Its really various and extraordinary from exactly what Pakistani-American relations ever were. While the United States purchased Pakistan, its supremacy will never ever resemble exactly what the Chinese will be, stated Siddiqa.

For Russia, a US-Pakistani rift opens area to oppose American power, as it does through proxies in Syria.

Western authorities in Kabul think, partially for this factor, that Russia has actually increased its weapons support for the Taliban.

If I were Putin, Id be smirking and thinking, this is my opportunity to obtain back at the Americans and turn Afghanistan into another Vietnam, stated Siddiqa.

Russia has actually confessed to sharing intelligence with the Taliban, to eliminate Isis affiliates.

The Pakistani defence minister has actually contacted Russia to take the lead in stabilising Afghanistan, and in September, Russia and Pakistan performed their very first joint military drill near Peshawar.

However, Hassan Askari Rizvi, a Pakistani expert, stated there is a limitation to what does it cost? diplomatic turbulence nations in the area want to trigger.

For Russia, the very first choice in south Asia is certainly India, and for that reason Pakistan is not anticipating a significant shift in relations in the future, he stated. There might be a downgrading of relations in between them, however Pakistan and United States will not absolutely desert each other.

However, he warned versus magnifying drone strikes on Pakistani soil. Drones will not assist, he stated. If they are utilized on the mainland, Pakistan will decline it, and may strike back by shooting some drones down, he stated.

Barack Obama likewise aimed to persuade Pakistan, by cutting financial support and reducing diplomatic contacts. Obama never ever went to Islamabad in his 8 years as president.

Obama likewise connected to Pakistans arch-rival, India, whose prime minister Narendra Modi was invited by Trump at the White House on Monday, amidst reports that India would purchase 22 United States Guardian drones for its navy and talk about the possible shift of production of F-16s fighter jets to India.

<img class="gu-image"itemprop="contentUrl"alt=
“Trump” and methods at the white home.”src= “https://i.guim.co.uk/img/media/6f7d3a5dec36596be2fc5b21b910b9b51d55f04b/0_125_5100_3060/5100.jpg?w=300&q=55&auto=format&usm=12&fit=max&s=75345f43a0fce6cbdc5a4dd665bcee9c”/&gt; Trump and Modi at the White House. Photo: Evan Vucci/AP

Thank you quite for purchasing devices from the United States. Constantly makes us feel great, Trump stated in a joint look with Modi in the White House cabinet space. Theres no one makes military devices like we make military devices .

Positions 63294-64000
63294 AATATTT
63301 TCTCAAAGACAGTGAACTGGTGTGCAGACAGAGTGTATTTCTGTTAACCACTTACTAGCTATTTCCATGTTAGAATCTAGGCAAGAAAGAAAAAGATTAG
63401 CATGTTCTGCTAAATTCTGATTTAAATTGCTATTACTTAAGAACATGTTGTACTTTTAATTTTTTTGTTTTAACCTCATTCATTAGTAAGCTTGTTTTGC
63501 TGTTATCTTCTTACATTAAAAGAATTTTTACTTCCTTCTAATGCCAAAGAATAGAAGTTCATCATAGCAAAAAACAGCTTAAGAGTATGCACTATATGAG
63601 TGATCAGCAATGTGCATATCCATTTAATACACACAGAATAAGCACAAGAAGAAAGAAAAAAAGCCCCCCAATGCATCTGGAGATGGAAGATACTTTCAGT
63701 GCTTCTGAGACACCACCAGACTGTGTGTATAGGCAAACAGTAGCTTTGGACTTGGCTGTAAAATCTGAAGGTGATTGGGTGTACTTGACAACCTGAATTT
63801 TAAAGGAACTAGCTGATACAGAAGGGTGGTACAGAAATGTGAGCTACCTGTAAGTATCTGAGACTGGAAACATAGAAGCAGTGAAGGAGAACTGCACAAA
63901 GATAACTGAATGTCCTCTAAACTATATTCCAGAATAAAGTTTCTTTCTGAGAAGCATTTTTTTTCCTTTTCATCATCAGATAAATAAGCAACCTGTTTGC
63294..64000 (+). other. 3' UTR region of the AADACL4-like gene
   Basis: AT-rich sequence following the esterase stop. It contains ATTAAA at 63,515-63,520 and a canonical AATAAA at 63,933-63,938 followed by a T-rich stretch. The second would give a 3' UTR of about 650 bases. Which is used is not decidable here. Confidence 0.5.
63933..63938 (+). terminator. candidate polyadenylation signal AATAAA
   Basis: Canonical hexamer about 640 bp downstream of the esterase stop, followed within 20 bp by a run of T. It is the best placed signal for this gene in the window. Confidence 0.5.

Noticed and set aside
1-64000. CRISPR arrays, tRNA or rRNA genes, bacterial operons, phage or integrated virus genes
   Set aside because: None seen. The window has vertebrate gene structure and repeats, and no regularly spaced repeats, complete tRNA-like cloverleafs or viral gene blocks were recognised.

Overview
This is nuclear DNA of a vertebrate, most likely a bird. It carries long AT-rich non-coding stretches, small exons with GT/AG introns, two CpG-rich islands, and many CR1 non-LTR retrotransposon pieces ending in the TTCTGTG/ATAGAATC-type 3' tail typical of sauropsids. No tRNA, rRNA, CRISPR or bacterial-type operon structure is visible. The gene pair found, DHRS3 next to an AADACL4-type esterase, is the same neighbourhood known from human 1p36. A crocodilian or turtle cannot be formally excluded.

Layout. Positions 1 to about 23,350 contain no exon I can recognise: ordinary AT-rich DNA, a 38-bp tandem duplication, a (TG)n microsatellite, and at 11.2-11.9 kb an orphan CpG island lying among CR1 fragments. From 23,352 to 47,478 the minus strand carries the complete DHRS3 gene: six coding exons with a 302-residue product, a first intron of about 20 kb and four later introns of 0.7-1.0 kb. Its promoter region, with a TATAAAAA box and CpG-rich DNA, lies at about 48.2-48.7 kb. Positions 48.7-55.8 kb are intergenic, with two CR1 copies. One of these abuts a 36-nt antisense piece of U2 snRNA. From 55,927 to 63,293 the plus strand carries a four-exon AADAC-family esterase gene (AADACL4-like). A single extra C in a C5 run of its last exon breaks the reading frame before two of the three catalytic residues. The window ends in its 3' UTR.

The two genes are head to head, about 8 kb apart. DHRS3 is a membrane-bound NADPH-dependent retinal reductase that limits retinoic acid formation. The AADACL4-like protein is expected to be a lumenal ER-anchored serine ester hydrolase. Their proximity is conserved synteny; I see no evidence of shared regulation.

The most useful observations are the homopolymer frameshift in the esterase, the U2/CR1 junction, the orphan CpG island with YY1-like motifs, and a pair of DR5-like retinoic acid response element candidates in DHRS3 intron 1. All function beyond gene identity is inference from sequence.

If something joins different local powers, it is suspicion of American intentions in Afghanistan. In a desire to reject the United States its monopoly as a powerbroker, Moscow welcomed delegates from 12 nations to a peace conference on Afghanistan in March.

Meanwhile, the United States is most likely preparing a release of 4,000 extra soldiers to its longest war.

Countries in the area have actually long presumed the United States of desiring an irreversible base in Afghanistan under the guise of combating terrorists. They do not think in the counter terrorism authentic of the United States, stated Barnett Rubin, director of the Afghanistan-Pakistan Regional Program at New York University. If paired with strong diplomacy, #peeee

He included that a troop rise and difficult Pakistan line can just be successful. They cant do that by slashing the state department by one-third, he stated.

Afghans have actually lived under a geopolitical tug-of-war given that Russias and Britains 19th century Great Game. Now it appears more nations than ever want to use up financial and political capital to preserve a grip.

Unless there is an arrangement about Afghanistan in between Iran, Russia, China, Pakistan, India and the United States, Afghanistan will be unsteady, Rubin stated. And if the concept is that Afghanistan is safeguarded and protected by ending up being an American base, there wont be a contract.

Read more: https://www.theguardian.com/world/2017/jun/27/trump-pakistan-terror-afghanistan-china-russia

On the frontline with Karachis ambulance drivers

The long read: They pick up the dead and wounded from burning buildings, terrorist attacks and gun battles. And they get paid 1 a day

The impact of the explosion sent Muhammad Safdar flying backwards. He looked up from where he had landed and saw that the windows of his parked ambulance had shattered. As he tried to pick himself back up, fellow volunteer drivers working for the Edhi ambulance service gathered around him; it looked as if Safdar was bleeding. But he had not suffered any external injuries. Human flesh got stuck to me, he recalls now, as we sit in the ambulance control centre in downtown Karachi. My friends were checking me for injuries, but it was pieces of other people. I was trembling hard and I couldnt hear my own voice when I spoke. It sounded juddering. I could only hear whistles.